In a 360° circular panoramic shot the camera slowly pans an entire apartment (or house). When it first passes the bedroom there is nobody there but each time it shows the room again Chantal... See full summary »
Chantal Akerman, the Belgian filmmaker, lives in New York. Filmed images of the City are accompanied by the texts of Chantal Akerman's loving but manipulative mother back home in Brussels. ... See full summary »
Anna, a detached and diffident director, arrives in Germany to show her latest film; she checks into a hotel, invites a stranger to her bed, and abruptly tells him to leave. He asks her to ... See full summary »
Hotel Monterey is a cheap hotel in New York reserved for the outcasts of American society. Chantal Akerman invites viewers to visit this unusual place as wall as the people who live there, from the reception up to the last story.
A lonely widowed housewife does her daily chores, takes care of her apartment where she lives with her teenage son, and turns the occasional trick to make ends meet. However, something happens that changes her safe routine.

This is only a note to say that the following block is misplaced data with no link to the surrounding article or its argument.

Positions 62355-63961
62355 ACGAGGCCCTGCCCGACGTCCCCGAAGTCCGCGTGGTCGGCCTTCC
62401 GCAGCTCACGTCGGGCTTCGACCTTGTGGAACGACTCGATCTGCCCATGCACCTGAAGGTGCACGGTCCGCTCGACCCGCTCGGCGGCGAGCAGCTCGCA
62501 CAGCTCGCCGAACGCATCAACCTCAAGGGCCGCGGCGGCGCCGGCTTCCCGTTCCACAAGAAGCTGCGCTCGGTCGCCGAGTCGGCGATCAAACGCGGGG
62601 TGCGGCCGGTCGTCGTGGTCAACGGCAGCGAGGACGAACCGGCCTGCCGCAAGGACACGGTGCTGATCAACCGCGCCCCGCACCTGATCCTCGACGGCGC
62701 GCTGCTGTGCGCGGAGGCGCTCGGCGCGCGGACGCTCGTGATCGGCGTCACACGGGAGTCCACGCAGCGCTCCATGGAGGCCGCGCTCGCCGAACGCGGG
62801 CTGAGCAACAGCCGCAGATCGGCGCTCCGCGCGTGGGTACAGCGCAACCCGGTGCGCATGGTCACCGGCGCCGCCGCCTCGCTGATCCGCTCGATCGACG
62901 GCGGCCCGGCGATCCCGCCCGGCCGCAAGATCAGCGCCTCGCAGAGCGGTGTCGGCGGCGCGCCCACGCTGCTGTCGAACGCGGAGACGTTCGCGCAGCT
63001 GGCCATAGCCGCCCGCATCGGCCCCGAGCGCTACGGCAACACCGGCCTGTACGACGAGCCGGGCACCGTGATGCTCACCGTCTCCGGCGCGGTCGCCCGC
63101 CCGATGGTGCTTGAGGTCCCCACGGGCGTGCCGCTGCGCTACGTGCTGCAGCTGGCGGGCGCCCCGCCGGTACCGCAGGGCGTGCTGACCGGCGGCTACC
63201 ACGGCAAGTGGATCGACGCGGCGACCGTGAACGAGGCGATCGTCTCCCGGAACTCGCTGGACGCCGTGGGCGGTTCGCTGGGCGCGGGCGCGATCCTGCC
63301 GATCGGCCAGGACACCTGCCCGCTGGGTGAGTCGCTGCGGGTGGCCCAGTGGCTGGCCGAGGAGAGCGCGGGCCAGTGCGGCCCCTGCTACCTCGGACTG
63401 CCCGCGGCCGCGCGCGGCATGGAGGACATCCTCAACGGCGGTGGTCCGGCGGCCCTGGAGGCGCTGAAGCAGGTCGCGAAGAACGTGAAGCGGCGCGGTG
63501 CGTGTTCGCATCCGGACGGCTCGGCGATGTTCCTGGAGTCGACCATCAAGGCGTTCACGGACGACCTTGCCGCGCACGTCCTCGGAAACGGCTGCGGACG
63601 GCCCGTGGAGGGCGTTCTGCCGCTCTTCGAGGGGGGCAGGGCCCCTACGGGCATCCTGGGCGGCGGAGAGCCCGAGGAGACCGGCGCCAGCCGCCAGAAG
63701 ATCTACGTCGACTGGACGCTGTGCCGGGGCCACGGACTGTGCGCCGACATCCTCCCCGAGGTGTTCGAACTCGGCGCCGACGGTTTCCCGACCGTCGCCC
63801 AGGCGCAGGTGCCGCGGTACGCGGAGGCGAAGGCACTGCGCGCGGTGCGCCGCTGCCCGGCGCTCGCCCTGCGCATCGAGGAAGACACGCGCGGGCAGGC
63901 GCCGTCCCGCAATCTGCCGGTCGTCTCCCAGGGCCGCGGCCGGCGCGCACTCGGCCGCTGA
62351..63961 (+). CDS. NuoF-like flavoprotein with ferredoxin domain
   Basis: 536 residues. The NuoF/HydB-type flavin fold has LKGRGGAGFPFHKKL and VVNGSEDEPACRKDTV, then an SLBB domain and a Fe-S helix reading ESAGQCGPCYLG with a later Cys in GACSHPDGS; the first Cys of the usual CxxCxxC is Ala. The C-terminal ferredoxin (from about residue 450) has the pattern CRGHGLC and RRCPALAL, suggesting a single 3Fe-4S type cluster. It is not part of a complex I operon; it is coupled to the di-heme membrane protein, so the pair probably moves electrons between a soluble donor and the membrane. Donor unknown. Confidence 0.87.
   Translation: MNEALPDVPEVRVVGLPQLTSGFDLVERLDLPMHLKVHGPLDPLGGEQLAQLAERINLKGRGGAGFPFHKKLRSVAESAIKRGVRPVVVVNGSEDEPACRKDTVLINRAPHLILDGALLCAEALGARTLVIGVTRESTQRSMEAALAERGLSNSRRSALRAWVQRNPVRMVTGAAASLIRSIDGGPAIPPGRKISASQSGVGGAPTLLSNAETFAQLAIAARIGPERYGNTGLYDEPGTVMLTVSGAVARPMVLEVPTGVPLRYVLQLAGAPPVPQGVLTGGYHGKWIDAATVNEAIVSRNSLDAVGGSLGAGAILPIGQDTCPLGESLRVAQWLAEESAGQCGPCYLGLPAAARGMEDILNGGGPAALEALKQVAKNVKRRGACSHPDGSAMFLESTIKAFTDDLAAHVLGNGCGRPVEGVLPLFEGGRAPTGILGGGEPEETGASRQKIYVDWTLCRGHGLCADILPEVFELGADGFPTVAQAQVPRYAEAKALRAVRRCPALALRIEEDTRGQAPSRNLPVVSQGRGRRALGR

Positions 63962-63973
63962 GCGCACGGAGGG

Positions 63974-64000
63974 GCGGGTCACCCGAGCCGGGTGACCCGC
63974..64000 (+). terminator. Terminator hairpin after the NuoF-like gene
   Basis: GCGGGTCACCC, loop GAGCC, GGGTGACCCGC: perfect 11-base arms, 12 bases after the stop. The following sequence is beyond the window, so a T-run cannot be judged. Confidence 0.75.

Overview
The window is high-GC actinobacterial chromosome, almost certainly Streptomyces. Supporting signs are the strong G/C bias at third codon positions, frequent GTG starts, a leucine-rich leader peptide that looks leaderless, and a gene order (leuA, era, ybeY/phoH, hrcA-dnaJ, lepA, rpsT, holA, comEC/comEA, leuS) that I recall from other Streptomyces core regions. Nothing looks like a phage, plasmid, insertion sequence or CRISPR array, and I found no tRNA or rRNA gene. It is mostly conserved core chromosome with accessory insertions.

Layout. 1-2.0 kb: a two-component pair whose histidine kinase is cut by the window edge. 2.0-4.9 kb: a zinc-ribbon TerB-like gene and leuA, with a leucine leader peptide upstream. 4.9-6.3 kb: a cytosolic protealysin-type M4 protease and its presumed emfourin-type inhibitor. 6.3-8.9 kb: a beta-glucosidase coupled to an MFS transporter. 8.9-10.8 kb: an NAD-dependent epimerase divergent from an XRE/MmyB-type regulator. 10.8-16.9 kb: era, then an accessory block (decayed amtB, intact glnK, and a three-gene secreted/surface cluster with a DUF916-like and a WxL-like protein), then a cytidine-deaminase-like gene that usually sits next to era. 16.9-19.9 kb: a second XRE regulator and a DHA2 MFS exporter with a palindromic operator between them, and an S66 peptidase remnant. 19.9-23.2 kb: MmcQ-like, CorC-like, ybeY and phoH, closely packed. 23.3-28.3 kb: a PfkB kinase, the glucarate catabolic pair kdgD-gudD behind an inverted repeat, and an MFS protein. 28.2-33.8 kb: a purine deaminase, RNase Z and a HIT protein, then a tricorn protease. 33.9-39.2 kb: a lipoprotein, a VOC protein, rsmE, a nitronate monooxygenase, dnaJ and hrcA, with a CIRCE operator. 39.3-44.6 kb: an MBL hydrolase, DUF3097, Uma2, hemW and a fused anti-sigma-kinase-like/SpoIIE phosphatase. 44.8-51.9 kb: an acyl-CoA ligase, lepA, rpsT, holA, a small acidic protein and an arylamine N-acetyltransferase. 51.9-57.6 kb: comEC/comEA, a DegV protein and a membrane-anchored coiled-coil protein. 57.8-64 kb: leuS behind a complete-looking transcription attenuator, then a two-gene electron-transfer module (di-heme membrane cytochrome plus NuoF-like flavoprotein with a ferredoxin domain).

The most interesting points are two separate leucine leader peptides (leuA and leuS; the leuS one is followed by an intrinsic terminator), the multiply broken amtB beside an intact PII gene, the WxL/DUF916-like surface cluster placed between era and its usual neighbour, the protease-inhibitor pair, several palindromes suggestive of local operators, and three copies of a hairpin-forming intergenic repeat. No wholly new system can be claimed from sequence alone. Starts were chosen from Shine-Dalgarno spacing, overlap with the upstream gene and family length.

I saw this first film by Ackerman on french channel Arte and I was fascinated by its simplicity of conception and execution. Ackerman gives a wonderfully quiet example of small, no-budget, personal short film which can be a lesson for any young and fresh student of film or anyone with a great passion( but not much means) for film-making and recording the world with a camera. young Ackerman plays in the film and from the first minutes you get the mood and the means together as the soundtrack of the film is solely composed of constant humming of some tune by -supposedly- the main character who is a lonely girl living in an apartment. This is one of the most ingenious approaches to the composition of film music I have ever heard! and you wonder if it has been repeated again. We follow the girl entering the building, up the stairs and into her small kitchen and very soon realize that we will only see HER. She keeps humming and even makes appropriate noises when attending to things in the kitchen. The obsession with the kitchen leaves one wondering " Can a kitchen really drive someone mad?". Here domestic life of a lonely woman seems like an unbearable and crushing prison with no hope of redemption( a theme that Ackerman returns to it later with great force). When the girls cooks and cleans and gradually makes a mess of everything you get a comical view of quiet breakdown rarely seen. Fixed camera position is in accord with a claustrophobic mood and also relates to a documentary style camera which the film emulates to some extent. This is a film about what we may -and usually will- call domestic hell ,though it never loses sight of intrinsic humor of the situation. I love Ackerman's performance and her determination to be a filmmaker, standing on her own feet and making an amateur film a must-see.
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